HUNTSVILLE, Ala. - The mother of a 17-year-old Alabama boy who died from injuries sustained during a drug sting last June has filed a federal lawsuit against the City of Huntsville, reports the Huntsville Times.
The lawsuit, filed in March by Nancy Smith on behalf of her son, who was not identified, claims that police violated the boy's rights by using excessive force, including shoving a sharp object down the his throat, according to the paper. The suit specifically names Huntsville Police Department Chief Lewis Morris, Sgt. Dewayne McCarver and four other officers along with the city itself.
The paper reports that the lawsuit - which does not list where the incident took place - states officers used an 18-year-old confidential informant to make a drug purchase from the teen, referred to in the document as "N.S.," at his home on June 13, 2013.
The lawsuit states that, at some point during the transaction, a female plain-clothes officer ran toward N.S. without identifying herself. Another officer allegedly threw him to the ground, cuffed him and pepper-sprayed him.
"Minor N.S. was lying on the ground, unable to move as a result of the police officer confining him beneath the weight of his body and the effects of being pepper-sprayed in the face," the lawsuit alleges. "While handcuffed, defendant officer was forcefully and unlawfully shoving his knees into Minor N.S.'s back, further hindering [his] ability to breathe.... Although Minor N.S. continued to choke and lose consciousness, defendant officers refused to remove his handcuffs or allow him to sit upright to attempt to breathe."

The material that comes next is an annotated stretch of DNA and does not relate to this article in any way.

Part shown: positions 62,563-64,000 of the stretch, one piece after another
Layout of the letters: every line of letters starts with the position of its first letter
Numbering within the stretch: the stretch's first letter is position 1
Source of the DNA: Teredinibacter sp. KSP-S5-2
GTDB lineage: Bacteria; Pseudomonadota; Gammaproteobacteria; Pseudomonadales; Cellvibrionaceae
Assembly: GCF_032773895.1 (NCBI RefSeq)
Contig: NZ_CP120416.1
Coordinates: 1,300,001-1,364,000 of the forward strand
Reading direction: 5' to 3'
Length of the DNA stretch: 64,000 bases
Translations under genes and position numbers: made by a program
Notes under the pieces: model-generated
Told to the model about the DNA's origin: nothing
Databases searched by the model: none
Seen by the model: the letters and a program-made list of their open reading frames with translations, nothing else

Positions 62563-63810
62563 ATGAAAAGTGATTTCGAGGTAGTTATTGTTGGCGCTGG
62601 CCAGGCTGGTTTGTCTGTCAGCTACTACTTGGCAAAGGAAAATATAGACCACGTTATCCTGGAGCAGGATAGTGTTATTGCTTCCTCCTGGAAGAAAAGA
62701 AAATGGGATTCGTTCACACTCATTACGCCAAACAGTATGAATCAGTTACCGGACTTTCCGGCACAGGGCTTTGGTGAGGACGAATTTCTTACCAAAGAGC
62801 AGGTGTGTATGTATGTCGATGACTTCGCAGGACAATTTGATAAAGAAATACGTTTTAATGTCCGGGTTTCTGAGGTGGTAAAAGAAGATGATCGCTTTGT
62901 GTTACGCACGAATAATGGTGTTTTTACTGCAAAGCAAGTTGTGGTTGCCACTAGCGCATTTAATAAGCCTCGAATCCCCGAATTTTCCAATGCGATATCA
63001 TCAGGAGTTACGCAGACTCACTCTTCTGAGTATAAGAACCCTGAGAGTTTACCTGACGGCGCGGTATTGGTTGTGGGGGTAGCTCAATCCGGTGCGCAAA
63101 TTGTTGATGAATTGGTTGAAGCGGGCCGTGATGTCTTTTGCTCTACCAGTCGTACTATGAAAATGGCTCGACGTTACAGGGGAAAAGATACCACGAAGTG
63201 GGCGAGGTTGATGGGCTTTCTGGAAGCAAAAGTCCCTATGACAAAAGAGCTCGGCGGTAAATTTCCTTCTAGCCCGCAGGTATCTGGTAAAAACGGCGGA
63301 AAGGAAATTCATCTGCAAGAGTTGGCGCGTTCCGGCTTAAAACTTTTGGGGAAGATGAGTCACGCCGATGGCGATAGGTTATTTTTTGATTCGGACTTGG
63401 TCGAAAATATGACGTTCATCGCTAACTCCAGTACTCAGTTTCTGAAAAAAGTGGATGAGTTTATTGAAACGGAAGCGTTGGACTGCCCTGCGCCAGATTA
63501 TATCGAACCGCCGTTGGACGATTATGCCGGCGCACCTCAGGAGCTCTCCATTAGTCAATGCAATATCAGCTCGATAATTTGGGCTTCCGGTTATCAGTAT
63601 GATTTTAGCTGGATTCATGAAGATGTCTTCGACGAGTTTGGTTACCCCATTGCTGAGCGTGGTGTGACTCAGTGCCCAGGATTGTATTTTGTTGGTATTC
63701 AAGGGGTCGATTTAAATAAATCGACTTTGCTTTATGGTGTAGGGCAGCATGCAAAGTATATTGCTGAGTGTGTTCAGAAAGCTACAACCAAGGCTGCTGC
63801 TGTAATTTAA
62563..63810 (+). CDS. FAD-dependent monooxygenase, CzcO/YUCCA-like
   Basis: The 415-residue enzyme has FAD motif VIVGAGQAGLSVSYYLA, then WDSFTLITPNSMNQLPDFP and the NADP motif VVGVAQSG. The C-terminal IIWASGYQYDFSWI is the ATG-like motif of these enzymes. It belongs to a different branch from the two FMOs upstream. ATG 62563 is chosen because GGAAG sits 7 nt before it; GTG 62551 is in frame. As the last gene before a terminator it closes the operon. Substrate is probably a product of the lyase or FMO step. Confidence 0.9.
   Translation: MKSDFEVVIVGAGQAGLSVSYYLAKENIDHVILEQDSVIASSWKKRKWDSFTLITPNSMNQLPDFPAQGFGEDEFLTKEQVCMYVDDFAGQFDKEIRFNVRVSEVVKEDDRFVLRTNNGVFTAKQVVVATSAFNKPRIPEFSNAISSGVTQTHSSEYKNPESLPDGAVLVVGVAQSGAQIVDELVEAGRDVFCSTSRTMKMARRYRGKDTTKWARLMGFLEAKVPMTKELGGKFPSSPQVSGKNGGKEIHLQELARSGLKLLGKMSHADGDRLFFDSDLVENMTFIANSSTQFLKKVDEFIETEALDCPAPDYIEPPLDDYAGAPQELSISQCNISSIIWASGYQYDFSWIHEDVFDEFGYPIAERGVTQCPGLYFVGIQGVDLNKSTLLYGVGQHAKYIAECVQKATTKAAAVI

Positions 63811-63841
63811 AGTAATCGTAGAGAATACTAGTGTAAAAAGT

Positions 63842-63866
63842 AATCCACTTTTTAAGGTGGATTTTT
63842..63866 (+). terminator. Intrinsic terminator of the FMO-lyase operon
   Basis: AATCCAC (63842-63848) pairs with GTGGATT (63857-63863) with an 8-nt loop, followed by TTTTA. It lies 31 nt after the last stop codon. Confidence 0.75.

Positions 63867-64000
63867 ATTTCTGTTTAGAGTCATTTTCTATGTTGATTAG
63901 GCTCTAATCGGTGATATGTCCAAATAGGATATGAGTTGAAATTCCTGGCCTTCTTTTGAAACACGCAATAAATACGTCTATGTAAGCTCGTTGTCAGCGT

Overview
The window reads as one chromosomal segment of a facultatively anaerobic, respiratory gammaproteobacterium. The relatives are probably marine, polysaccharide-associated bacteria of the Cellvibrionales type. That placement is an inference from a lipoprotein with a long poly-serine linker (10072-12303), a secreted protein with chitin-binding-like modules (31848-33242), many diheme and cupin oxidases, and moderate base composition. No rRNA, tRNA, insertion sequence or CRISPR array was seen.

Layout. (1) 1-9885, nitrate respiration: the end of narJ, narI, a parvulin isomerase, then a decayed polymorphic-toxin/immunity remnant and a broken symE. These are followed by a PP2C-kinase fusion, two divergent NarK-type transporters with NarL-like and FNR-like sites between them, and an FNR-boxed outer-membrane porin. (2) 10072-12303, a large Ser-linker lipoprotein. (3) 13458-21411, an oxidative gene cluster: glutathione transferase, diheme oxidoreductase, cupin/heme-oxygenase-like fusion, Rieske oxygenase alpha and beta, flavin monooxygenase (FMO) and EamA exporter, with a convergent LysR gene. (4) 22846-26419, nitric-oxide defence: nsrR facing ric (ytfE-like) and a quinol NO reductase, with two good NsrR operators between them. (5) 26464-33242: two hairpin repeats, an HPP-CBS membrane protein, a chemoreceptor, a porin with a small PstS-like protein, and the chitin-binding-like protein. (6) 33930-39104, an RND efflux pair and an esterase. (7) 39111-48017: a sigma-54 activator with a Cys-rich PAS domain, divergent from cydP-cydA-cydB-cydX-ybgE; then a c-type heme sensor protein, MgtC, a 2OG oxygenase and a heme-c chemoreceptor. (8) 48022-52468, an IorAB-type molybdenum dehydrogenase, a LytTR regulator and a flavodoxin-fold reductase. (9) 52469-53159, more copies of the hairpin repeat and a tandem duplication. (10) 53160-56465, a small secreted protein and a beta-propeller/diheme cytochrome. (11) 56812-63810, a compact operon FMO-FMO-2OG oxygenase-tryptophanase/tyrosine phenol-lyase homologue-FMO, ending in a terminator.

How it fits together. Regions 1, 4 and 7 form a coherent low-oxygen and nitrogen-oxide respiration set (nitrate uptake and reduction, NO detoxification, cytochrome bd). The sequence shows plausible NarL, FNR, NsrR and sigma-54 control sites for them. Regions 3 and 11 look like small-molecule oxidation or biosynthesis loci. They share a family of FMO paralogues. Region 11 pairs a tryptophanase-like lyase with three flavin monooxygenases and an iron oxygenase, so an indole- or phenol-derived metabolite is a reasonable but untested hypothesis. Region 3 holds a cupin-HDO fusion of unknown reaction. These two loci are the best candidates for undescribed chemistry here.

According to the Huntsville Times, at some point another officer called for paramedics. However, the suit contends that N.S. had no pulse when they arrived.
Police said that the teen had choked on a bag of drugs, the lawsuit claims. In an attempt to retrieve the bag, officers shoved a sharp object into N.S.'s throat, according to the suit, which also contends that no bag was ever found. What kind of sharp object the officers allegedly used is unclear.
The Times reports that the lawsuit seeks unspecified compensatory and punitive damages and requests the defendants be ordered to address policies related to the use of confidential informants and investigations of excessive force.